NEWS
January 30, 1996 | by Theresa Conroy, Daily News Staff Writer
Look out for Girl Culture. The focus on young women is here, and it's getting bigger. It's showing up in novels, academic studies, guidebooks and TV commercials. Watch the young women in the Nike commercial urge parents to let their girls play sports. "If you let me play," the girls tell the camera, then the chances of the girls suffering from a number of social and health ills will shrink. The message: Playing sports increases a girl's self-esteem. Page through "The College Woman's Handbook" (Dobkin & Sipp)
NEWS
October 3, 2009 | By James Osborne INQUIRER STAFF WRITER
Their friendship didn't get off to the easiest start. Phyllis Markoff was waiting in her oncologist's office for chemotherapy treatment when she noticed the scarf on the woman across from her, a woman also in her mid-30s named Emily Scattergood. Markoff asked where she bought it. "She just said, 'My sister got it for me.' I was wearing my wig and she didn't think I was a cancer patient so she was really put off," said Markoff, of Cherry Hill. "I was like, 'I'm going to the beach, and I don't want to go bald.
NEWS
July 9, 2001 | By Marc Narducci INQUIRER STAFF WRITER
Janel Schillig has been stepped on, kicked, and whacked in the head. She has faced objects flying at her at high speeds. She has been bruised and battered - and wouldn't trade the experience for anything else. That is because Schillig is a soccer goalie, a position that carries with it a long list of occupational hazards. When a ball takes flight, a goalie is considered fair game. Sure, she can use her hands, but that doesn't mean opponents can't barrel into her at full force. Yet despite the dangers, Schillig relishes her role: "I just love playing the game, and it's such a great challenge.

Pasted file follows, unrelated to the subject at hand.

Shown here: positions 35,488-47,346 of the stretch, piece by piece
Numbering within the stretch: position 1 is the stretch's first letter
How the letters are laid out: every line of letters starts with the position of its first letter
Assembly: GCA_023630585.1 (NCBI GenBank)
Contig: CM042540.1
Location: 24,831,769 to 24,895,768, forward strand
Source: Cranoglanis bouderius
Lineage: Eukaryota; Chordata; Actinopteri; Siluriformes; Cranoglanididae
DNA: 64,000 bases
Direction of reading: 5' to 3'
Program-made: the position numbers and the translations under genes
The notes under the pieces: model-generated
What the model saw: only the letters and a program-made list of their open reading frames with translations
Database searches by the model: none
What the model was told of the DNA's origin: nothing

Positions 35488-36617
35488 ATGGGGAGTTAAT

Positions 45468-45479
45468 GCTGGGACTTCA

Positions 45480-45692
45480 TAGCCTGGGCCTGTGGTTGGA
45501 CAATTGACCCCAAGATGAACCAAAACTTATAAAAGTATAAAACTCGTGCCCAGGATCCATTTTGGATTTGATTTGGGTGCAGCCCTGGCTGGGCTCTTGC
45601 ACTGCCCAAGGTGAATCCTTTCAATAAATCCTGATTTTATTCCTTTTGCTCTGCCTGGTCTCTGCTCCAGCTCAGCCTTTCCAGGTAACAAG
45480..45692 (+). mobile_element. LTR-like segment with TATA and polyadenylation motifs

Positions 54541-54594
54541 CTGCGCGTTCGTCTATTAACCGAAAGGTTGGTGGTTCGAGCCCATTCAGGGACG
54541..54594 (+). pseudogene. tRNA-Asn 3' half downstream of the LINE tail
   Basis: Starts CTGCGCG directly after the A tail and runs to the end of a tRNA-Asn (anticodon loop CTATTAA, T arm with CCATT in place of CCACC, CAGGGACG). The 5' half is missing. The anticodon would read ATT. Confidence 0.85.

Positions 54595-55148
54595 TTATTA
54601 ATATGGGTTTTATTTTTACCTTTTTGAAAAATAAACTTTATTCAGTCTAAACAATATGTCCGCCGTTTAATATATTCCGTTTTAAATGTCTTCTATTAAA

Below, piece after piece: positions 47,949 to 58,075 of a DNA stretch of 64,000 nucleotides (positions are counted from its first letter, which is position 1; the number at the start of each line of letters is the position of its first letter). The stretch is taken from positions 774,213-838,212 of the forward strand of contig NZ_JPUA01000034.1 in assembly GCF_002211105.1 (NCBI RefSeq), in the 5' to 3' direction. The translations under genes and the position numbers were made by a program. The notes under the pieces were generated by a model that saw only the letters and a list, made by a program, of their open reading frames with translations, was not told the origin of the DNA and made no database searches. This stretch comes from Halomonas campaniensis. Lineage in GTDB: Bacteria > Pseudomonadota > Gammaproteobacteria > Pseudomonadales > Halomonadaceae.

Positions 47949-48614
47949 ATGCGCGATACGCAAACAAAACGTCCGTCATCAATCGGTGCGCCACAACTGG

ENTERTAINMENT
July 20, 2001 | By Carrie Rickey INQUIRER MOVIE CRITIC
A feverish, coming-of-age melodrama about same-sex love consummated in a Canadian girls' school, Lost and Delirious aspires to be both the bookend to and update of that 1931 landmark, M?dchen in Uniform. Filmmaker L?a Pool's perfectly cast, if insufficiently dramatized, film presents three adolescent female archetypes on a collision course. There is the goddess, a sexually experimental bombshell named Victoria, played by va-va-voomy Jessica Par? of Stardom fame. There is the tomboy, an unapologetic lesbian named Paulie, played by plucky Piper Perabo of Coyote Ugly infamy.
NEWS
July 27, 2001 | MICHELLE MALKIN
TWENTY YEARS from now, when my baby daughter is on the brink of full adulthood, I will tell her about my experience as a 20-year-old intern in Washington, D.C. A decade ago, I headed to the District for a month-long stint in a Senate office. Like most dreamy-eyed and ambitious young women in the Beltway, I was high on the glamor and history of our august Capitol, in awe of all the important men who rustled and hustled in dark tailored suits, and impressed with the media entourages that trailed the politicians like starved ducklings.
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NEWS